Opinion: Columnists

Diana Furchtgott-Roth: Government contractors fail to warn employees of layoffs

|
Opinion,Diana Furchtgott Roth,Columnists

With sequestration due March 1, here's the big question: Why haven't contractors sent out required notices to employees notifying them of potential layoffs?

Much of the federal government faces substantial spending reductions. The Pentagon's spending alone will decline by $500 billion over 10 years, about $43 billion in fiscal 2013. Many government contractors can foresee the layoffs that will be necessary, and this predictability triggers a legal requirement that they send out notices to their employees 60 days in advance.

The requirement that firms expecting mass layoffs, plant closings or certain other employment losses inform their employees 60 days in advance comes from the Worker Adjustment and Retraining Notification Act of August 1988. The WARN Act is meant to allow workers to prepare themselves for the risk of being laid off, temporary or permanent.

WARN notices are routine. Firms that sent out recent WARN notices include American Airlines, Pfizer and Sodexo. In 2011, Qimonda AG, an electronic memory products manufacturer, was forced to pay a $35 million settlement because it failed to send out such notices in time.

Informed workers might start looking for other jobs, skip planned vacations, or delay the purchase of a house or car. They might even get another member of the family to start looking for a job. The advance notice is especially valuable in hard times like these. In January, the economy created only 157,000 jobs, and the unemployment rate rose to 7.9 percent.

Last year, the Labor Department and the White House asked defense contractors not to send out required WARN notices. The Labor Department, which supposedly has employees' best interests at heart, issued a guidance notice on July 30, 2012, discouraging firms from issuing WARN notices. The July guidance letter was followed by an Office of Management and Budget memo dated September 28, 2012, counseling defense employers not to issue layoff notices on Nov. 1, and saying that the contracting government agencies would pay any penalties or court costs they incurred as a result.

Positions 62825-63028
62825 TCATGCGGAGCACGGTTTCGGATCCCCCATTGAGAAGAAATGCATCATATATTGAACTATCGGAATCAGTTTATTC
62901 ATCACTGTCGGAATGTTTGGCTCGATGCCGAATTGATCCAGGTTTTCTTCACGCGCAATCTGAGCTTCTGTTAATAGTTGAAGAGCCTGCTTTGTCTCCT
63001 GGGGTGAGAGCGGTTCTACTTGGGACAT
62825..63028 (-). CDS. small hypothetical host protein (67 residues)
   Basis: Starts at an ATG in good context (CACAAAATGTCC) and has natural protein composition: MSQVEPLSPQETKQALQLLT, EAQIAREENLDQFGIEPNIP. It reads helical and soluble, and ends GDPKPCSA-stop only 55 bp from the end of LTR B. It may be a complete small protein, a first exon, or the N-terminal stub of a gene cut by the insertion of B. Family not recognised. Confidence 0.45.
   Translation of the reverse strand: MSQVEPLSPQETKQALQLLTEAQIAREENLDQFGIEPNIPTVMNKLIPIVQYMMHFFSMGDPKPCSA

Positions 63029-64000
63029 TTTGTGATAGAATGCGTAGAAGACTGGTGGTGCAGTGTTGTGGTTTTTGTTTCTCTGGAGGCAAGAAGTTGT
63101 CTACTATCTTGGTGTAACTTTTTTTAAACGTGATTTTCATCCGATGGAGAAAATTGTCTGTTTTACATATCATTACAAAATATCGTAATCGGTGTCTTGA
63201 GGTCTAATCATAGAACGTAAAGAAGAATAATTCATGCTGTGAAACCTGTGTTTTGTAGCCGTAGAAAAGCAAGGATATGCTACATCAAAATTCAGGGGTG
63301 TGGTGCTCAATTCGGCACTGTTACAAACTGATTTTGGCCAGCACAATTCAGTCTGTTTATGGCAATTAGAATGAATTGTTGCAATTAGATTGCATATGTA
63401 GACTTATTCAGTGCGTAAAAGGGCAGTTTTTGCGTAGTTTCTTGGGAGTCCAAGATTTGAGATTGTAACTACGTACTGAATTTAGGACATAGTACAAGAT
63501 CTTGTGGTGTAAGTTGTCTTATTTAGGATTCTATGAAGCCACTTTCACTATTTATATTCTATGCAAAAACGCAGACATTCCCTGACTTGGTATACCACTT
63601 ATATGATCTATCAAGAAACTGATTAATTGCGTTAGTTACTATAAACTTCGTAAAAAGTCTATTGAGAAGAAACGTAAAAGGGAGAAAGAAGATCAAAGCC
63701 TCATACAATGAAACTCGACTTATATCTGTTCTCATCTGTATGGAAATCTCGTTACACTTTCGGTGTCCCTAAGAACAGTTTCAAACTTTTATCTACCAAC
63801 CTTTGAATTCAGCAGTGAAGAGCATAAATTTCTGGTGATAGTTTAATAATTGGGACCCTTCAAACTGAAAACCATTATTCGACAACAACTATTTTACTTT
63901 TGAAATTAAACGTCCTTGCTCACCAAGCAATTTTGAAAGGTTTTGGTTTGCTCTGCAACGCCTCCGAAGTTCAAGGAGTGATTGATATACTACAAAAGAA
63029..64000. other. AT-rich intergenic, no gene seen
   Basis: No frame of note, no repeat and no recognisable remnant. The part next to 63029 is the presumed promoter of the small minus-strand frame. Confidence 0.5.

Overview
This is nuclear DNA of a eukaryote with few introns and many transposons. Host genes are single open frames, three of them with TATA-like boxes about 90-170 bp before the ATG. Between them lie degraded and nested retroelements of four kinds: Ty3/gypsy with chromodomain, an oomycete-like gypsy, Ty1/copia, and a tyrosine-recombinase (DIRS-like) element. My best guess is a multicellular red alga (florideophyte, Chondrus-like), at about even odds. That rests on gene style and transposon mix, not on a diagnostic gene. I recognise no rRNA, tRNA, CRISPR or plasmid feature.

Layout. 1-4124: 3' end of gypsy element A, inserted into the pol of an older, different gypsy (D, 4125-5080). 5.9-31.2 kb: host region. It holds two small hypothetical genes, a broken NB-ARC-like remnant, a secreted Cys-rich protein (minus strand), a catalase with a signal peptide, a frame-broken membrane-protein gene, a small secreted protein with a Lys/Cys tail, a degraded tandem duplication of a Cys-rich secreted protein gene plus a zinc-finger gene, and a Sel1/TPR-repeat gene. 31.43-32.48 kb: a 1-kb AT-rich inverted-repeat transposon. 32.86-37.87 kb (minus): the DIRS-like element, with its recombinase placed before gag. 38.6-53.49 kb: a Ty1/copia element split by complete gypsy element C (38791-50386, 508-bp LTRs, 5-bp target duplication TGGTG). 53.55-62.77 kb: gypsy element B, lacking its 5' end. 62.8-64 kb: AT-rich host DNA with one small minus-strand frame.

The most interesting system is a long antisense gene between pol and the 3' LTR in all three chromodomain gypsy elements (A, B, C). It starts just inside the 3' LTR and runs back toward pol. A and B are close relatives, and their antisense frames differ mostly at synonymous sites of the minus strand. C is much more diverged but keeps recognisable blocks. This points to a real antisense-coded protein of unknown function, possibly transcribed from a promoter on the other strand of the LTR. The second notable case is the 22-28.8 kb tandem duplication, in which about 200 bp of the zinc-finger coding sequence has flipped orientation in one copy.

Many contractors were expecting layoffs on Jan. 2, so notices would have been sent on Nov. 1, shortly before the election. That's the likely reason the administration asked defense firms to desist.

But the election is now over. With the sequestration due to take effect on March 1, there's no reason for firms to withhold the notices. Some have already reduced hiring in anticipation of future spending cuts.

If firms don't file WARN notices and plant closings or layoffs occur on March 1 or within the 60-day window of notification, employers are liable for penalties of 60 days back pay and benefits paid to workers. What could that cost? If major defense firms laid off 10 percent of their employees, I calculate that the wage bill would come to about $76 million for Lockheed Martin, were it to lay off 10,000 workers. Boeing would owe about $129 million; General Dynamics, $72 million; Northrop Grumman, $53 million; Raytheon, $52 million; and SAIC $30 million.

These contractors and the Defense Department would be liable for $412 million in back pay, plus benefits. If 20 percent of employees were laid off, the bill would run to $825 million plus benefits.

These amounts do not account for court costs and attorney fees, which might run into additional tens of millions.

This means that failure to send out WARN notices could lead to a bill for Uncle Sam of $500 million to $1 billion, depending on the number of layoffs.

Lawyers can argue over whether the OMB is allowed to promise or spend this sum without congressional approval. But with the election over and sequestration days away, there's no reason why firms shouldn't issue required WARN notices to their employees and avoid the penalties. Why wait?

Examiner Columnist Diana Furchtgott-Roth (dfr@manhattan-institute.org), former chief economist at the U.S. Department of Labor, is a senior fellow at the Manhattan Institute for Policy Research.

View article comments Leave a comment